Most doctors complete their residency or fellowship with insufficient knowledge of personal finance. This educational deficiency often leads them to make sub-optimal decisions. It also leaves them vulnerable to unqualified or unscrupulous salespeople pitching a variety of financial products.
The objective of this book is to equip you with the basic, unbiased knowledge needed to make better financial decisions for yourself and your family. Its content spans all major areas of personal finance.
There are many books on financial literacy. Most are written by finance professionals—people who want to sell us insurance or investment management services. Because of their sales agenda, we can’t trust such authors to provide balanced discussions.
In creating the Pillars of Wealth content, my focus is exclusively on objective, scientifically sound education. I don’t sell financial products.
As will be explained in greater detail, Pillars of Wealth is a metaphor that has proven useful during my many years of teaching finance to medical audiences.
A major challenge for those seeking and teaching financial literacy is that the financial information we encounter in the public domain is often reduced to sound bites or snippets by the media, salespeople, and politicians. Generalizations and pithy one-liners lead to a false sense of order and certainty. In reality, there is far more chaos, complexity, and nuance in the world of finance. We ignore the nuance at our peril.
This book aims to provide a balanced discussion that recognizes subtleties and doesn’t resort to reflexive emotional responses. Ultimately, this book is about helping you to level the playing field. You don’t need to become a financial expert. You don’t need to compromise your science or patient focus. All you need to know are the basic facts. These will help you determine whether you can and should make decisions on your own, which questions to ask, and how to evaluate prospective providers of financial services in the event you elect to use their services.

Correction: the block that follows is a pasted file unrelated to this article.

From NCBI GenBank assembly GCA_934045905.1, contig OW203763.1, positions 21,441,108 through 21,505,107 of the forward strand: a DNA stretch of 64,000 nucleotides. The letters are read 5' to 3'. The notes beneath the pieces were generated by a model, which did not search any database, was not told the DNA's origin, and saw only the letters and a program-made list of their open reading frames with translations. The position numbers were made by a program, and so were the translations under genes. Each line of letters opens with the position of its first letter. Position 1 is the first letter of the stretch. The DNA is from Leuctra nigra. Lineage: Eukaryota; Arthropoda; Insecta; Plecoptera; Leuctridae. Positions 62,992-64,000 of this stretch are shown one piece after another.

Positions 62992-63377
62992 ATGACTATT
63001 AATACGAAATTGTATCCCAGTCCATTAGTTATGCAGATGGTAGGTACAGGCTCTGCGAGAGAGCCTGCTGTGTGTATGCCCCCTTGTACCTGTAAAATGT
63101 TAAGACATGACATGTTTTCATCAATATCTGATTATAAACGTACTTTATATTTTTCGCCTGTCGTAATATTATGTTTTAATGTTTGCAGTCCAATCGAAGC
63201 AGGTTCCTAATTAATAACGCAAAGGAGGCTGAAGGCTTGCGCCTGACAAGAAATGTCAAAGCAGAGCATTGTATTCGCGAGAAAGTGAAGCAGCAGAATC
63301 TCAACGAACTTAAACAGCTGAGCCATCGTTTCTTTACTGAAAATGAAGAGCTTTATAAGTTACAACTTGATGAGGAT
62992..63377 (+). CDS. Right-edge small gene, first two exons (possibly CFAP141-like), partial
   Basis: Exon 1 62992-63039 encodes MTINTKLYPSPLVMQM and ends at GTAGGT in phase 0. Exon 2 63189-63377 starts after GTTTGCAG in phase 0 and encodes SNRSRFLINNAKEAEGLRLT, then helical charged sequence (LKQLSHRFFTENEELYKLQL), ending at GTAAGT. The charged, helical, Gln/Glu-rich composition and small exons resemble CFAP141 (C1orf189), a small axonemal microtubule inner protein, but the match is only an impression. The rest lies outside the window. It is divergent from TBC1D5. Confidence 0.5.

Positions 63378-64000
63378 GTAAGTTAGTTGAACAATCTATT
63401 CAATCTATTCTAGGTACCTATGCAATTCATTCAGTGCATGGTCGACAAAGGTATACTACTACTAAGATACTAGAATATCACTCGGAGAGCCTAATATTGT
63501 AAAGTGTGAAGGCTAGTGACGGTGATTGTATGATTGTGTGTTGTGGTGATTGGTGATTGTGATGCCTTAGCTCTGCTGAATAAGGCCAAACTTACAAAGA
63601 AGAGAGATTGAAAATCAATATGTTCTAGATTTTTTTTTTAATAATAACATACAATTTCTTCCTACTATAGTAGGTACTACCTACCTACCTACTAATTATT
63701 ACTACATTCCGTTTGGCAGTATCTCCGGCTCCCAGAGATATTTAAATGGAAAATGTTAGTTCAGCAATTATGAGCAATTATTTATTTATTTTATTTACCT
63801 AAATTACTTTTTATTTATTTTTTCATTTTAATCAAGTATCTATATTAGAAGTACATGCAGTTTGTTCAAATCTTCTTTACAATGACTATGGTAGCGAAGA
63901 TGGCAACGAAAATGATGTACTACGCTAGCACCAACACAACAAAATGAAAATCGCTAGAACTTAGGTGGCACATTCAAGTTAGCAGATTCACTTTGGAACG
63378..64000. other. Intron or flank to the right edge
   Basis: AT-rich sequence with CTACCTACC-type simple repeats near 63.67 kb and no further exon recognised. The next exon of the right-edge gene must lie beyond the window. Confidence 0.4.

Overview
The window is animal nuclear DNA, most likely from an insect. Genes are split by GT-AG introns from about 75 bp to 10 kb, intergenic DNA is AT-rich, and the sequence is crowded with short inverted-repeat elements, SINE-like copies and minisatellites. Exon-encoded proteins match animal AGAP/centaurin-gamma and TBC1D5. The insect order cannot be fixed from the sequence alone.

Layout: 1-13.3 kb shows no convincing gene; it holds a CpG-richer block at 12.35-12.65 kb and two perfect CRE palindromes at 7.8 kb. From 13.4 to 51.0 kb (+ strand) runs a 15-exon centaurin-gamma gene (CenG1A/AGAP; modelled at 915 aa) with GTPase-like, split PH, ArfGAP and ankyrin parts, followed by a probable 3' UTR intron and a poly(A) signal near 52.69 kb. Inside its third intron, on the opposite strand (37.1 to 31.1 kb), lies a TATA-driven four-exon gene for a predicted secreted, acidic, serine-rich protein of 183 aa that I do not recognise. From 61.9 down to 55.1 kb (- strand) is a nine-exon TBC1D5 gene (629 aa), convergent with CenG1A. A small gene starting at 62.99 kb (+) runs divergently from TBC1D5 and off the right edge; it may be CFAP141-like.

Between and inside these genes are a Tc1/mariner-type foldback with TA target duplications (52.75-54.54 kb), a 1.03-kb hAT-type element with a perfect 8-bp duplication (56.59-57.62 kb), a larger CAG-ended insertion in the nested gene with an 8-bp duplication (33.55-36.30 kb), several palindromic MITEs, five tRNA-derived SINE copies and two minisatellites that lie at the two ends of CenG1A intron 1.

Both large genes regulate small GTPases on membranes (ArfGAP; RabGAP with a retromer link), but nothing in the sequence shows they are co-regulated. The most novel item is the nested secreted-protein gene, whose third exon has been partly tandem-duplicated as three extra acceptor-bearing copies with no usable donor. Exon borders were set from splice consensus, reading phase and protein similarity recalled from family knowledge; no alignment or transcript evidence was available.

There are significant and direct benefits to taking control of your financial planning. Better decisions can mean smoother interactions with financial services providers, reduced fees, lower stress and anxiety, a happier home, earlier retirement, and greater financial freedom.
The benefits of good decision making are incremental and compound over long time horizons. It follows that making poor decisions, or even just slightly suboptimal ones, and allowing them to fester, severely undermines your financial health. It’s far more effective to make better decisions early on than having to make up for lost time later.
It’s tempting to put off decisions that make us anxious, but life throws financial challenges at us without warning, forcing us to quickly switch priorities. The absence of basic knowledge, combined with time pressure, are likely to result in suboptimal and sometimes even devastating financial decisions.
As a doctor, you understand more than most that practicing preventative or proactive medicine is far better than reactive medicine. If you wish to deal more proactively with household financial matters, then this book is for you.
Recognizing that you are busy, I made every effort to keep this book as short as possible, while still touching on all the major areas of personal finance. Access to online publications and additional resources, including spreadsheets and useful links, is available at PillarsOfWealth.com.
If you wish to improve your private practice, please refer to the second book in this series: Pillars of Wealth Book 2: Business Essentials for Medical Practices. For a deeper dive into investing basics, please see the forthcoming Book III in the Pillars of Wealth series.